BC Energy Action Framework closes a major gap in CleanBC plan

The government of British Columbia announced the B.C. Energy Action Framework last week.

The BC Energy Action Framework requires all proposed LNG facilities in or entering the environmental assessment (EA) process to pass an emissions test with a credible plan to be net zero by 2030. LNG Canada photo.

This article was published by the Pembina Institute on March 21, 2023.

By Chris Severson-Baker

The Premier of British Columbia, alongside the Minister of Environment and Climate Change Strategy and Minister of Energy, Mines and Low Carbon Innovation announced the B.C. Energy Action Framework last week.

The announcement marks the moment B.C. is officially pivoting away from further LNG expansion and towards an economy based on clean energy and clean products. It is one that takes advantage of the province’s ability to generate a lot of renewable electricity and ensures oil and gas sector projects are coordinated with B.C.’s climate commitments.

I was pleased to participate in the provincial government’s announcement of the new measures and made the following points: 

“With this announcement, the B.C. government is taking a very important step forward to grow the clean economy and to meet its climate obligations. These are two objectives that go hand in hand in a world that is rapidly moving away from fossil fuels and towards clean energy.

The need to cut emissions from the oil and gas sector was a major gap in the B.C. climate plan. The announcement today closes that gap.

Before this announcement, LNG production was simply incompatible with the CleanBC plan. The production of gas and the process of liquifying it requires enormous amounts of energy. Now, we will have policies that ensure B.C.’s 2030 oil and gas sector target will be met and B.C. will be doing its part to meet the federal oil and gas cap.

The emissions associated with LNG plants and the production of gas in B.C. will now be capped and cut by 2030, while new LNG plants that enter the regulatory process will not be allowed to have any net GHG emissions by 2030. The oil and gas sector has already signalled it is committed to taking action to protect the climate. They now need to show they are sincere about supporting the process.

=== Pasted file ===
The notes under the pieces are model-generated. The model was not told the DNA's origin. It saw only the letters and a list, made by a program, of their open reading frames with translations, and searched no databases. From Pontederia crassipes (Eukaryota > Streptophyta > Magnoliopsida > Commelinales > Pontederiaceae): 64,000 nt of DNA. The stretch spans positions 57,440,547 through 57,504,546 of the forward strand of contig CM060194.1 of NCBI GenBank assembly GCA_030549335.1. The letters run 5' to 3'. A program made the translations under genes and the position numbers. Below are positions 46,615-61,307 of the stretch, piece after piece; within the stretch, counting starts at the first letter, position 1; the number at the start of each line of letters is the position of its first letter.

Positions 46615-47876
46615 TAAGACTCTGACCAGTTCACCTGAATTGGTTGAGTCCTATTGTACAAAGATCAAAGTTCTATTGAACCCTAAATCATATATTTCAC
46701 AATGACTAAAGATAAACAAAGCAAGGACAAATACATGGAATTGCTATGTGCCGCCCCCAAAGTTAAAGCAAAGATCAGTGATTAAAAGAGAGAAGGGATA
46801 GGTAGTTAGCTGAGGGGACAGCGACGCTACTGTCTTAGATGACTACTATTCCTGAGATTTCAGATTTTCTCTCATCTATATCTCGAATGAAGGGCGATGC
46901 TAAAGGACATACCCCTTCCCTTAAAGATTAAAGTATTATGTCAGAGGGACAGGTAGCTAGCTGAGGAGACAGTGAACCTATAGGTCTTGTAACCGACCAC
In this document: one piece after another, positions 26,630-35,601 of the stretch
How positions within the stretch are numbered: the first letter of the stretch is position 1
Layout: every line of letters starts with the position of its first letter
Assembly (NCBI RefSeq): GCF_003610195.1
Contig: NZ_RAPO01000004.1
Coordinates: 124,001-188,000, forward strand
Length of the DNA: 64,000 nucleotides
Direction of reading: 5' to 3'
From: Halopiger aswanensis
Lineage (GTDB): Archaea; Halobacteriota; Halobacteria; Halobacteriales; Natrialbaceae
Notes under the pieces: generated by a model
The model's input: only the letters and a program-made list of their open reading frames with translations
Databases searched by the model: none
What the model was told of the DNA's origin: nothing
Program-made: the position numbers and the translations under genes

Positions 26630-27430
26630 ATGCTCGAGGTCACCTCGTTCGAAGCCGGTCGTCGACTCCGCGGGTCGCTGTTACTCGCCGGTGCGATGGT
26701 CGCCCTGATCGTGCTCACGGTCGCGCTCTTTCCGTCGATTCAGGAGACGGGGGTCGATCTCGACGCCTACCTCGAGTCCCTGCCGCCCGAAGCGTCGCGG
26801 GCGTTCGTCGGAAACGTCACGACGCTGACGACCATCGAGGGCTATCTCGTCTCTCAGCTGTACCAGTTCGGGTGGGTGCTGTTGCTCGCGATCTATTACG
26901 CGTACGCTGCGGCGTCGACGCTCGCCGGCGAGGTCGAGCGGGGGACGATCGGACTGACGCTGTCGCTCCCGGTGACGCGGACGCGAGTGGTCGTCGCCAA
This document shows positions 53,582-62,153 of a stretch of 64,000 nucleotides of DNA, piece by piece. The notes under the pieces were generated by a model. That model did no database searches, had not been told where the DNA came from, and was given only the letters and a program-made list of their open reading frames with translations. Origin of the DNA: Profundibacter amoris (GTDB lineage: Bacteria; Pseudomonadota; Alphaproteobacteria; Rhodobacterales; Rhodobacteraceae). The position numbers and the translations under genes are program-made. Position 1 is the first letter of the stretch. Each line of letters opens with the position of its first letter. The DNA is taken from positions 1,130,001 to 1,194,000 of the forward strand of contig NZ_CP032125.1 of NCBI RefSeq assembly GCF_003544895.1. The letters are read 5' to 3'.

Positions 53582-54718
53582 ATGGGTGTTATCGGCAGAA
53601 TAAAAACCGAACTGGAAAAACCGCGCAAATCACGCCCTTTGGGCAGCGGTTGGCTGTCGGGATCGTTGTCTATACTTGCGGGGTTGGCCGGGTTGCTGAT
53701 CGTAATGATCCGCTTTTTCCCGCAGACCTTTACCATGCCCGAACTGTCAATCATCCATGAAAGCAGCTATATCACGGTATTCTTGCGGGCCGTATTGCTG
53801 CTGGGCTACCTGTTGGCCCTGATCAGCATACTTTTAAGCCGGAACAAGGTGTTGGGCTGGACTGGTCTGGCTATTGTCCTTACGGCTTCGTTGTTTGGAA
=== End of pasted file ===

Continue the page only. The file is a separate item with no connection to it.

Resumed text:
It will be a significant undertaking to implement a provincial cap on oil and gas emissions by 2030. But this is necessary for B.C. to meet its climate goals and we are committed to working with the government and other stakeholders to meet that timeline.

This announcement also very clearly indicates that B.C. is prioritizing growth in the clean economy. This means industrial development that is consistent with a net-zero future.

A clean economy requires an abundance of clean electricity. B.C.’s power grid will be an engine of economic activity in the province. The announced BC Hydro Task Force therefore has a critical role to play in developing a plan for how B.C. can electrify buildings and transportation while also supplying all the projects that represent the future clean economy of B.C.

An economy based on clean electricity is a huge advantage in a world moving fast to eliminate fossil fuels. Analysis by the International Energy Agency (IEA) clearly shows that if momentum on clean energy and climate action continues at its current pace, the world will not need new LNG projects. However, the world needs clean electricity and products made using clean electricity.

All in all, this suite of announcements is a tremendously positive step for B.C. It closes a major gap in the CleanBC plan and points the economy in the right direction – one that is consistent with a net-zero future.

We look forward to participating in the process to support the development of the policies announced today.”

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